We no longer have the same indispensable sources of information. We have billions of sources living out there in the ether of cyberspace.

I can barely talk about my favorite football teams with my sons, because we do not all read the same analytical column from the Monday newspaper, if there is even such a thing as a Monday newspaper any more.

They read a half-dozen ESPN apps and college football analysts I’ve never head of, not to mention the myriad arm-chair ESPN analysts on Twitter.

Today when I think of news, I think of being indispensable again. I think about where I would turn in a natural disaster. What information source would give my family the best information to insure our survival?

If there is no power, there are no printing presses and no television or radio broadcasts. There is not Wi-Fi and no Internet.

Maybe I shouldn’t watch NBC’s new show “Revolution,” but I think a lot about how information is disseminated today. And I’m worried, because we’ve lost our indespensible news sources. They’re still here, but they’re fighting for air and relevancy online and on your phone.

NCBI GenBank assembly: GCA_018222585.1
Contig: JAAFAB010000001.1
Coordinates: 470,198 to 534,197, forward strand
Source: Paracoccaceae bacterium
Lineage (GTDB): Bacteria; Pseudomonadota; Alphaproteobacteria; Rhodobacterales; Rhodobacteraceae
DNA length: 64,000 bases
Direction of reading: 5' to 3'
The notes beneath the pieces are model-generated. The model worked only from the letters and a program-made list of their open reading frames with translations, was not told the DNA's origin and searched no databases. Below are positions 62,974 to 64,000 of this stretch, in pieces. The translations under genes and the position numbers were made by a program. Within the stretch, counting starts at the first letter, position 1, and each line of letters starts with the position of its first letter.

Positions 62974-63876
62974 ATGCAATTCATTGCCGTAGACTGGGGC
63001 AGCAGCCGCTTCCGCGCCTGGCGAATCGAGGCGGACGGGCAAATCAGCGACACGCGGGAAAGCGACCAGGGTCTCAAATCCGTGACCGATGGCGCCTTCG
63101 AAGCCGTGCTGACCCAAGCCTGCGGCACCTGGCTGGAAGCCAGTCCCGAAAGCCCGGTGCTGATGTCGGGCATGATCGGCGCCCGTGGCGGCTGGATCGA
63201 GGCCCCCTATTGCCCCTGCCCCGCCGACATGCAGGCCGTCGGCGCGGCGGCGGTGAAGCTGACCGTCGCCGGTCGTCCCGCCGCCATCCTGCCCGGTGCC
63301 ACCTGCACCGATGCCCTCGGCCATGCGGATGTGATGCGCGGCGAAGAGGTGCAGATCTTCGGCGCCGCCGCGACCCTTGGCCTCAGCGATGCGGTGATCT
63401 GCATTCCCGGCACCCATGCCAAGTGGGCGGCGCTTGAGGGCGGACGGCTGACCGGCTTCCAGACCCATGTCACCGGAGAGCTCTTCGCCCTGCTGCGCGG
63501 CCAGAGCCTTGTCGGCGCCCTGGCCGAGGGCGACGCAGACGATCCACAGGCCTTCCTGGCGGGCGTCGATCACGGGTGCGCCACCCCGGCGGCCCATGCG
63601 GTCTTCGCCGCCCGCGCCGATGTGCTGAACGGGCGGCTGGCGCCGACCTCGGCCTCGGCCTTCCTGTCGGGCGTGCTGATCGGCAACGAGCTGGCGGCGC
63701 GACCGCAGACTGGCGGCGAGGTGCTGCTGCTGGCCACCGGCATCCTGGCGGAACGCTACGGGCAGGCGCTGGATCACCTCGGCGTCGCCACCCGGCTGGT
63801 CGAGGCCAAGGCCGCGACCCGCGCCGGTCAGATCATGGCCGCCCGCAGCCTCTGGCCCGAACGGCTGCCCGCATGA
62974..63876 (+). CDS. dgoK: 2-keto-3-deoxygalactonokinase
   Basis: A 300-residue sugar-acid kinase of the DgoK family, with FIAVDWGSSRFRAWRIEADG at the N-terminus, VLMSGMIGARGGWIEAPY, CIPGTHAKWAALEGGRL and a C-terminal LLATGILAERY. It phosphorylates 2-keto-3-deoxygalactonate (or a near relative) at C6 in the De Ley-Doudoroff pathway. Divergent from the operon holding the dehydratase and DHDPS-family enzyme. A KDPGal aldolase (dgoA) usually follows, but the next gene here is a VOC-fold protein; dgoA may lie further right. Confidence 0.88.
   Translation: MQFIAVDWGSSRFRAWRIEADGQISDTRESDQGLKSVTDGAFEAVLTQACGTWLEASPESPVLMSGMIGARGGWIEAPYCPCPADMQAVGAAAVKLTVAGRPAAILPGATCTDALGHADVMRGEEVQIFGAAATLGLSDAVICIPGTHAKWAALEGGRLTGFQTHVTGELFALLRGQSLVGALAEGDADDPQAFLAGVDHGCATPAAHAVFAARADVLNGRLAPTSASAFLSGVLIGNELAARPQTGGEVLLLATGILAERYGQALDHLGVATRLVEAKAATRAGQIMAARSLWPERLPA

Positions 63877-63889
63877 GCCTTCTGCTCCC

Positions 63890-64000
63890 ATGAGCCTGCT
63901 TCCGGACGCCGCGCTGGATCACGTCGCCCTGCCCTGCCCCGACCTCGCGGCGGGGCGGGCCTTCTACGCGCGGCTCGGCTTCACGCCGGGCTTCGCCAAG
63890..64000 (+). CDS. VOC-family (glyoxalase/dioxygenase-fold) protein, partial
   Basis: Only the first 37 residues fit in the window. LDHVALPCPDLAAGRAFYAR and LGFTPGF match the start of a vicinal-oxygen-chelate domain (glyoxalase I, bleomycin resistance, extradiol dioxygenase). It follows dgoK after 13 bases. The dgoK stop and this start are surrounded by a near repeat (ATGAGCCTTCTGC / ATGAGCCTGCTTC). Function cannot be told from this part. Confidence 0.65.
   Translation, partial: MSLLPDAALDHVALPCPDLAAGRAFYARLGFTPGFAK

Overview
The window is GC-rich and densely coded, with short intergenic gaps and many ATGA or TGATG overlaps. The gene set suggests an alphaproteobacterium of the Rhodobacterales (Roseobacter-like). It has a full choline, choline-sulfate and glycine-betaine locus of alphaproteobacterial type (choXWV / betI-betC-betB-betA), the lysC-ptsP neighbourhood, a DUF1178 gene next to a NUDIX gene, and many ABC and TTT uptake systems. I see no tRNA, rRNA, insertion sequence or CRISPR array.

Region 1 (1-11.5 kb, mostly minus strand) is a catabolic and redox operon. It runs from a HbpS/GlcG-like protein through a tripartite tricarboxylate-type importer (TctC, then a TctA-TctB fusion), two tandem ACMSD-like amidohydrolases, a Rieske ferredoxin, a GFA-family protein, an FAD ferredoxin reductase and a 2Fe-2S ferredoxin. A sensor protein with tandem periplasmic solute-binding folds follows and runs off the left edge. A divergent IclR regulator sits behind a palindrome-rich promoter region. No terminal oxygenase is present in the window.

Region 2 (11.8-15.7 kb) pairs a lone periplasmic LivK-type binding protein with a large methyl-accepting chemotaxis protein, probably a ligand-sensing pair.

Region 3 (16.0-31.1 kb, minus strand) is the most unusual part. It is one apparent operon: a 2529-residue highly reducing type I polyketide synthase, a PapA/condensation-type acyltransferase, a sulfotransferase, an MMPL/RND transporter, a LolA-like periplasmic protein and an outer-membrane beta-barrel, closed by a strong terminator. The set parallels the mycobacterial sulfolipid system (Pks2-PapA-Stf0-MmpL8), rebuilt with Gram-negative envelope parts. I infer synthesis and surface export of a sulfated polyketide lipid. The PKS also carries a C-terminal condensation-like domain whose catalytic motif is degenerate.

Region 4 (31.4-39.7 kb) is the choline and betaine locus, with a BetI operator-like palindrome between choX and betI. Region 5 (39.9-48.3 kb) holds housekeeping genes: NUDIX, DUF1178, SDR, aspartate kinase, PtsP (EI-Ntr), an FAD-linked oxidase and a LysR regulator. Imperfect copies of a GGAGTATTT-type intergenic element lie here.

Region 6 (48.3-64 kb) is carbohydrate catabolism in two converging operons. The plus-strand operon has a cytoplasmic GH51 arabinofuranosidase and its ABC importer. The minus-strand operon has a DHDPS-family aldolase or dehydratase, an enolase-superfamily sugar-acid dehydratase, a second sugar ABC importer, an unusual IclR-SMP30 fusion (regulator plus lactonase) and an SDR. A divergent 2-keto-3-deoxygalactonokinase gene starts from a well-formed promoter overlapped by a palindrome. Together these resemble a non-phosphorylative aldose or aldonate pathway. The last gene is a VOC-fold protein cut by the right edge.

Yesterday I got rid of a dozen apps on my iPhone so I could make room for the iOS 6 upgrade. As I was hitting the little x for delete button, I was thinking these apps were once indispensable. I had to have them for one reason or another. 

But here I am deleting them with no feelings of remorse. 

What is indispensable to you? Where do you inform yourself? What couldn’t you live without? 

The survival of news as information will depend on finding that promised land of indispensability. 




Here’s Why Journalism really is the Best Job Ever

No disrespect to Jeff Bercovici, but his article, “Forget That Survey. Here’s Why Journalism Is the Best Job Ever” made me throw up a little in my mouth.

Being a newspaper, magazine or television reporter IS worse than being a waiter or waitress and just a wee bit better than being an oil rig worker.

And don’t you forget it.

The last thing we want is journalism being so cool only the elite can get in or so ironic that only hipsters want in.